4 In a deep 8-quart covered pot, sauté onions and bell pepper on medium heat in olive oil until soft. Add the garlic, sauté 1 minute more. Add tomatoes, broth from the mollusks, red wine, tomato juice, fish or shellfish stock, the herb bouquet, and salt and pepper to taste. Bring to a simmer and cook, uncovered, for 20 minutes. Remove herb bouquet. Taste and correct seasoning.

5 Add the fish and cook, covered, until the fish is just cooked through, about 3 to 5 minutes. Add the steamed mollusks, crabmeat, and shrimp. Heat just until shrimp are cooked (just 2-3 minutes, until they are bright pink). Do not overcook.

6 Serve in large bowls, shells included. Sprinkle with minced parsley. Serve with crusty French or Italian bread and a robust red wine. Have plenty of napkins available, a few extra bowls for the shells, and nut crackers and tiny forks for the crab.

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Recipe adapted from a couple of recipes by James Beard.

Notes
According to the Wikipedia, Cioppino was "developed by the fishermen who settled in the North Beach section of San Francisco. Originally it was made on the boats while out at sea and later became a staple as Italian restaurants proliferated in San Francisco. The name comes from ciuppin, a word in the Ligurian dialect of the port city of Genoa, which described the local fish stew."

Cioppino on Simply Recipes

 

Cioppino (alternate photo)

Original photo

17 Comments

  1. lydia

    I love cioppino! Lately I’ve been adding fresh shaved fennel (bulb) to the stock. It really enhances the flavor.

    Happy holidays!

  2. jonathan

    Cioppino? I’m noticing a decidedly West Coast/San Fran bent here lately, Elise ;-) The tri-tip, cioppino, etc…

    Foods which may be a little foreign to us here on the East Coast.

    Aside from that, thanks for entertaining and inspiring us over the last year with your family stories, witty banter (typing!) and above all, delicious recipes. You make the internet – and cooking – fun. A happy, healthy holiday and new year to you and yours, Elise.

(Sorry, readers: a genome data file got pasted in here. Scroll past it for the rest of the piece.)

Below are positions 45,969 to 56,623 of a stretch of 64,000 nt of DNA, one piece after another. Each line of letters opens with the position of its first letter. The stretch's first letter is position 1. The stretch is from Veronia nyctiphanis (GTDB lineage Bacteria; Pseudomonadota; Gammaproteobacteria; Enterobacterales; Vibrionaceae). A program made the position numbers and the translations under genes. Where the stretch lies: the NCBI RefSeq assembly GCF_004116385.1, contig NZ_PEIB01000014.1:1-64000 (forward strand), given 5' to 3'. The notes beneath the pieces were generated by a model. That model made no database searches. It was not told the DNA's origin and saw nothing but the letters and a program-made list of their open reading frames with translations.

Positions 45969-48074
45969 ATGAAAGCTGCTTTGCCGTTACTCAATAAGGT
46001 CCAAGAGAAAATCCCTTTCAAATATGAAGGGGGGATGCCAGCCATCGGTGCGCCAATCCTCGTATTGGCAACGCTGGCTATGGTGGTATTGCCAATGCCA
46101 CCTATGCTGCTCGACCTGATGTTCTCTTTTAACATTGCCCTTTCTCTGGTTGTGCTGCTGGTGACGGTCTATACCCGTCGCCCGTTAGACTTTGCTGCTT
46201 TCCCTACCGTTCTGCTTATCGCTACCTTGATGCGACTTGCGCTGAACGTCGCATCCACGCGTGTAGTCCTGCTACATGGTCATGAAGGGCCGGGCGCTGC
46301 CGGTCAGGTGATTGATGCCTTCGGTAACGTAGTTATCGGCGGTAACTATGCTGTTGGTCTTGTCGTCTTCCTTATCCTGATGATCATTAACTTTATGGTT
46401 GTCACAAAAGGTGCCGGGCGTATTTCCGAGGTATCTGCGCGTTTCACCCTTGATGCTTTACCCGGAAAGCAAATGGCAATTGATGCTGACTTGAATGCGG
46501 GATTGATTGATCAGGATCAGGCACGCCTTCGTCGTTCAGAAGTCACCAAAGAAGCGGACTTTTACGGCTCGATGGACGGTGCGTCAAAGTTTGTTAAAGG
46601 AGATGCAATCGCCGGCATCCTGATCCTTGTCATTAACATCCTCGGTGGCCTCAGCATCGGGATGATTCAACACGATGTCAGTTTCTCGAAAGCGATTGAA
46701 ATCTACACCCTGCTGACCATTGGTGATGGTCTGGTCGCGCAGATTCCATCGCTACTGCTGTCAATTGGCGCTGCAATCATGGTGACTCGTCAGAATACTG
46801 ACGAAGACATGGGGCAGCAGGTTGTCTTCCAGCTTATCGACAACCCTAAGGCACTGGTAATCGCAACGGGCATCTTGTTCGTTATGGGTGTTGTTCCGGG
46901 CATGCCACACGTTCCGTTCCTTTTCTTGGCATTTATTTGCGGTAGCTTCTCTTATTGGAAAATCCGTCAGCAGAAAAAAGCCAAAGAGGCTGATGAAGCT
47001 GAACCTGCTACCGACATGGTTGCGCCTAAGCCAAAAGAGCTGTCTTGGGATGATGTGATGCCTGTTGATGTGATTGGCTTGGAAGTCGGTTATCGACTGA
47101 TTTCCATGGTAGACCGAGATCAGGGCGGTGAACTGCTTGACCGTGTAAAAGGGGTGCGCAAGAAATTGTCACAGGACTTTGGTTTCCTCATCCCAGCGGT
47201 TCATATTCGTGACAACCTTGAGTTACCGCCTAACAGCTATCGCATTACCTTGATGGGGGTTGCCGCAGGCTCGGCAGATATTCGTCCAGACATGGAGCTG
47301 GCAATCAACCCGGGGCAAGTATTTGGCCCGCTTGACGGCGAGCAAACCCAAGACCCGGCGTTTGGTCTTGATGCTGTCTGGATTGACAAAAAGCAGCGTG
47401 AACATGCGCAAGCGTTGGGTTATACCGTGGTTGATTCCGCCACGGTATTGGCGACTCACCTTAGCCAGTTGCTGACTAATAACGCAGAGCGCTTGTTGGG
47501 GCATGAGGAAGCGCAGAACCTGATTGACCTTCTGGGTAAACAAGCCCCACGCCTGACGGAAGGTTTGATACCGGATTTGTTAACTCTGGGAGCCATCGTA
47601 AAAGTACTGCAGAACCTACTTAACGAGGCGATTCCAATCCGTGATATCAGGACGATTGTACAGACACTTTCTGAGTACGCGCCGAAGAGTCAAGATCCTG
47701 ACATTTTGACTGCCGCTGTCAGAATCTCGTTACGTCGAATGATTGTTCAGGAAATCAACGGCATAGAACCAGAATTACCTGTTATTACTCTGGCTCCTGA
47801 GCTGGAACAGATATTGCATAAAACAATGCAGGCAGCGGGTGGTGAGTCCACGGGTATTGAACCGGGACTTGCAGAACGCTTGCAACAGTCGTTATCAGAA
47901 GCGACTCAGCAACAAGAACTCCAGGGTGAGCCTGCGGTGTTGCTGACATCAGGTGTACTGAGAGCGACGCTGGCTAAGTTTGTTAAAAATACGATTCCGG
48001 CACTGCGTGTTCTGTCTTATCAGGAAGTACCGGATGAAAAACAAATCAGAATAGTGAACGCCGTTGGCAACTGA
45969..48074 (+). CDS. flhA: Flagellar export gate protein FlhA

3. Hazel

    Reminds me a bit of boullabaise (sp?)… sounds sooooo good!

    I gotta try this one of these days … maybe fore New Year’s eve!

  4. Elise

    Hi Lydia – great idea on the fennel bulb, thanks!

    Hi Jonathan – when I lived in Boston 20 some odd years ago, I lived in the North End where across the street we could get lobster for $4 a pound, and fresh calamari, little neck clams, and mussels to our hearts content. Those were the days… A very happy holiday and new year to you and yours as well.

  5. Erin

    I’ve made “quick cioppino” a few times – not as many ingredients, & much easier. During the summer I used fresh lavender & basil from the garden. I also like the leftovers served over pasta.

  6. Linda Wood

    We always get this dish at our favorite seafood restaurant on Long Beach Island, NJ. With the hot crock of cioppino, a huge bed of linguini is served and the “stew” is served over the linguini. It goes great with a red peppery-tasting wine!

  7. DB

    I have made this recipe many times since I found it with a few changes/additions. Sometimes I add finely chopped celery and carrot. Sometimes I add a little fresh Jalapeno or use white wine instead of red or both! One time I made a garlic aioli and put it in a bottle and squeezed out a bit in a pattern on top of each bowl for a nice presentation. One thing I wanted to add – I don’t think it’s worth it to go to the added trouble of making your own fish stock. I usually use veggie broth or clamato juice. I’ve tried it both ways and I can’t tell the difference. Also, I usually just dump the fish in at the end after the base has been simmering for about 1/2 hour. I put the fish in in stages based on how long each type takes to cook (shrimpies last). The only time this recipe did not turn out was when I accidentally used flavored chopped tomatoes with SUGAR in them. This caused the entire dish to taste like canned ragu speghetti sauce. Not good.